Uterine fibroid embolization, a minimally invasive interventional radiology procedure that blocks blood supply to treat painful uterine fibroids, has a comparable fertility rate to myomectomy, the surgical removal of uterine fibroids, for women who want to conceive, according to the first study on the subject released at the Society of Interventional Radiology's 35th Annual Scientific Meeting in Tampa, Fla.
"This study is significant because it shows comparable fertility rates between the two primary uterus-sparing treatments widely available to treat fibroids: uterine fibroid embolization (UFE) and surgical myomectomy, which is considered the gold standard for symptomatic fibroids in women who wish to conceive," said João Martins Pisco, M.D., an interventional radiologist at St. Louis Hospital in Lisbon, Portugal. "These results are surprising because other studies have favored surgical myomectomy over UFE for women who want to conceive. In this study of 743 women, UFE had a fertility rate of 58.1 percent, which is comparable to surgical fibroid removal (myomectomy), which has a fertility rate of 57 percent," noted Pisco. "Our study proves that UFE not only allows women who were unable to conceive to become pregnant but also allows them to have normal pregnancies with similar complication rates as the general population in spite of being a high risk group," he added. "In the future, UFE will probably be a first-line treatment option even for women who wish to conceive and are unable due to the presence uterine fibroids," he noted.
Uterine fibroids are benign tumors in the uterus that can cause prolonged, heavy menstrual bleeding that can be severe enough to cause anemia or require transfusion, disabling pelvic pain and pressure, urinary frequency, pain during intercourse, miscarriage, interference with fertility and an abnormally large uterus resembling pregnancy. Twenty to 40 percent of American women 35 and older have uterine fibroids, and nearly 50 percent of premenopausal African American women have fibroids of a significant size.
An increasing number of women are delaying pregnancy until their late thirties, which is also the most likely time for fibroids to develop, said Pisco. There is conflicting evidence in the medical literature regarding the impact of fibroids on pregnancy; however, the risk and type of complication appear to be related to the size, number and location. Women may not know they have fibroids (asymptomatic) and undergo in vitro fertilization treatments—rather than getting treatment for fibroids. "We want women to know that uterine fibroids may be a cause of infertility, that their treatment is mandatory and that UFE may be the only effective treatment for some women," said Pisco.
The conventional treatment of uterine fibroids in patients who wish to become pregnant is myomectomy, which is surgical fibroid removal. This treatment is usually effective, particularly if the fibroids are in small number and of small or medium size. UFE, which has a lower complication rate than myomectomy, may be performed if a woman has many fibroids or large-sized fibroids and a gynecologist cannot rule out a hysterectomy (uterus removal) during myomectomy or if myomectomy is unsuccessful.
In the Portuguese study, most women opted for UFE as a fertility treatment after failure of myomectomy or in vitro fertilization or because hysterectomy was the only suggested option. Of the 743 patients who received UFE treatment, 74 wanted to conceive and had been unable. Of these 74 women, 43 or 58.1 percent (average age, 36.2) became pregnant; the time between UFE and conception ranged from 2 to 22 months. At this time, there have been 36 completed pregnancies, resulting in 30 births (83.3 percent); seven women are still pregnant.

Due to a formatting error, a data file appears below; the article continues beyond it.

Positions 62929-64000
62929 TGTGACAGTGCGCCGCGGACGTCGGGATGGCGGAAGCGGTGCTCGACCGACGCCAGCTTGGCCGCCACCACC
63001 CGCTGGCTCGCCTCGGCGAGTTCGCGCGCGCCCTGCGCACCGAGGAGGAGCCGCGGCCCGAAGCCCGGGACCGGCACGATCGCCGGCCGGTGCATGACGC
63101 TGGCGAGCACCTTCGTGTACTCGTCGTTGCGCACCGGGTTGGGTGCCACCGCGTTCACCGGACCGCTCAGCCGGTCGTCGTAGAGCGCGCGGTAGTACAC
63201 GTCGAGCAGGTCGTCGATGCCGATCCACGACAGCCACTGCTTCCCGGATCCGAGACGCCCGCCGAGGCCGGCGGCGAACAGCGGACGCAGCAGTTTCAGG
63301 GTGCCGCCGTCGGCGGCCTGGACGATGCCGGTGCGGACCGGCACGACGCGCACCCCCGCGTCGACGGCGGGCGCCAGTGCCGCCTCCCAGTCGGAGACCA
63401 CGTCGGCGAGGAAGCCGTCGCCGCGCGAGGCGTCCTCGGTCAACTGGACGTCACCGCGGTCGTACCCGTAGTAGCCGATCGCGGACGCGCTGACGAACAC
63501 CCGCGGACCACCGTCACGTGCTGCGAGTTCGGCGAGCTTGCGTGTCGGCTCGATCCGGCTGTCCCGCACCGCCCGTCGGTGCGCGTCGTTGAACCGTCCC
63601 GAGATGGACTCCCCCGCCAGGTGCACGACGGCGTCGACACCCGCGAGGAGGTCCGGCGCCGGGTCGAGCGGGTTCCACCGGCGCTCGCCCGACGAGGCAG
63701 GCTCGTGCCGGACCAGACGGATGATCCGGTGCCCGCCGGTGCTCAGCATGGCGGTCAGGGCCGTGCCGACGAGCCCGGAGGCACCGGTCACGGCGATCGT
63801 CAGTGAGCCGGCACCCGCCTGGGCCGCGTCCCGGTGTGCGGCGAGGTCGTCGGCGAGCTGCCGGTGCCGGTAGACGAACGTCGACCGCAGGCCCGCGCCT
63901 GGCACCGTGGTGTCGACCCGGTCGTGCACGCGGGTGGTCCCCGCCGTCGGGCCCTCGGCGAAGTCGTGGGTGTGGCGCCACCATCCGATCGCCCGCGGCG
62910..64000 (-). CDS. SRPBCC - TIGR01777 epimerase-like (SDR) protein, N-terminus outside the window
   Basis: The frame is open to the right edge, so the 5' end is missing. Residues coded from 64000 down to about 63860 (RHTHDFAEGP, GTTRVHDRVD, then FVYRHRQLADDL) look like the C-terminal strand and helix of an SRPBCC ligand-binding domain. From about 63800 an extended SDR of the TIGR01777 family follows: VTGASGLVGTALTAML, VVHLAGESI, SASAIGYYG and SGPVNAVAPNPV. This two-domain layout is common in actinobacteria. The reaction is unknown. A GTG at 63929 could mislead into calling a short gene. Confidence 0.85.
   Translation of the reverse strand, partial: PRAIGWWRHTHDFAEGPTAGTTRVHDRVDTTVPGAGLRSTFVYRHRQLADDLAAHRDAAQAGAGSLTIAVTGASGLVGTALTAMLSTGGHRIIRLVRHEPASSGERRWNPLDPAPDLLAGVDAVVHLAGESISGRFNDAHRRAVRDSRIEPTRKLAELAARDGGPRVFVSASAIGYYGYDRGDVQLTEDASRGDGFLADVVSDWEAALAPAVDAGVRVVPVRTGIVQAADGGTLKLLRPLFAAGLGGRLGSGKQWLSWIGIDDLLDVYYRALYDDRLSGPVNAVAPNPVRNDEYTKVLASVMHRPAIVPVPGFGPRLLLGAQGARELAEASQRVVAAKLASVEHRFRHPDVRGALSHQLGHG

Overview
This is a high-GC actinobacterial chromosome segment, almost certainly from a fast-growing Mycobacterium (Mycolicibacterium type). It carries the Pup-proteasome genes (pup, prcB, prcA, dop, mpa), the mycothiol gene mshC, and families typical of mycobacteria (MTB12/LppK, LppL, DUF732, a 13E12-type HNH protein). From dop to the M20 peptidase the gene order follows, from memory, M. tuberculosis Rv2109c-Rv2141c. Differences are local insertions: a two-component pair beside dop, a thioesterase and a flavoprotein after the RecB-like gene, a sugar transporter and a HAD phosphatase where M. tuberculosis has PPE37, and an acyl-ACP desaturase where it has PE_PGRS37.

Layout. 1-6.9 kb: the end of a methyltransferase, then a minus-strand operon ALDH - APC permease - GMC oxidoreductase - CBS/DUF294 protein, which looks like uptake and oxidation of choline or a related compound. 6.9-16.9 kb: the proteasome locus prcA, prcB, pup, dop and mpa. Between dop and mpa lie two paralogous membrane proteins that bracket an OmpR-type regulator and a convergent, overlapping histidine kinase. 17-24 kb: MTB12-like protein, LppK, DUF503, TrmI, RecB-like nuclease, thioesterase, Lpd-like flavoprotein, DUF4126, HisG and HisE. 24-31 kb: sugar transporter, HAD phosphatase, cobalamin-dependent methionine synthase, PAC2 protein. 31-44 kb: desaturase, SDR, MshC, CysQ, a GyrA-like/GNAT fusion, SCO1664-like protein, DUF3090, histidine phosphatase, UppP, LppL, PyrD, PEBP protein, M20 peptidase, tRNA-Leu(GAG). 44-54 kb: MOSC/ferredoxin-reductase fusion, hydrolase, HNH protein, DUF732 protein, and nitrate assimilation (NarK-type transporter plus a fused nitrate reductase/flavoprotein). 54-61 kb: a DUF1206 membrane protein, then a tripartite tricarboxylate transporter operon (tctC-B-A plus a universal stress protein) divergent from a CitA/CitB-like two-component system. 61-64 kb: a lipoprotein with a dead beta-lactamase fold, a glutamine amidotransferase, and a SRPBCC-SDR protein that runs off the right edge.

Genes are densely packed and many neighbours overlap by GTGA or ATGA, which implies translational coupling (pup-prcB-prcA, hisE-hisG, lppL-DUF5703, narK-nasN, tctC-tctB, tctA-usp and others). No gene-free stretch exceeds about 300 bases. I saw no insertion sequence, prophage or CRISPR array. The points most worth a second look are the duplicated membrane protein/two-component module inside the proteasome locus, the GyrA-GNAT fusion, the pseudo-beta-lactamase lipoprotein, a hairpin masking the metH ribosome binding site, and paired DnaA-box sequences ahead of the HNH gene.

"Most of the pregnancies after uterine fibroid embolization had good outcomes with few complications. The complication rate of the pregnancies was expected to be higher than the general population because these were high-risk patients who had already undergone fertility treatments and were unable to conceive," said Pisco. "However, the percentage of the spontaneous abortions (11.1 percent), pre-term delivery (10.0 percent) and low birth weight (13.3 percent) was the same as the general population," he stated.
Uterine fibroid embolization is performed by interventional radiologists. These physicians are board certified and fellowship trained to perform this and other types of embolization and minimally invasive targeted treatments. An interventional radiologist makes a tiny nick in the skin, about the size of a pencil tip, and inserts a catheter into the femoral artery. Using real-time imaging, the physician guides the catheter through the artery and then releases tiny particles, the size of a grain of sand, into the blood vessels feeding the fibroid, cutting off its blood flow and causing it to shrink and symptoms to subside. Most women return home the same day and can resume normal activities within two to five days afterwards.
Myomectomy is usually major surgery that involves cutting out the biggest fibroid or collection of fibroids and then stitching the uterus back together. Most women have multiple fibroids, and it is not physically possible to remove all the fibroids because it would remove too much of the uterus. While myomectomy is frequently successful in controlling symptoms, the more fibroids the patient has, generally, the less successful the surgery. In addition, fibroids may grow back. Because of this, myomectomy surgery often needs to be repeated.
This was a small retrospective study based on patients being treated for fibroids by UFE in a single institution, said Pisco. He said that larger, multicentered, randomized prospective studies are needed comparing UFE and myomectomy.
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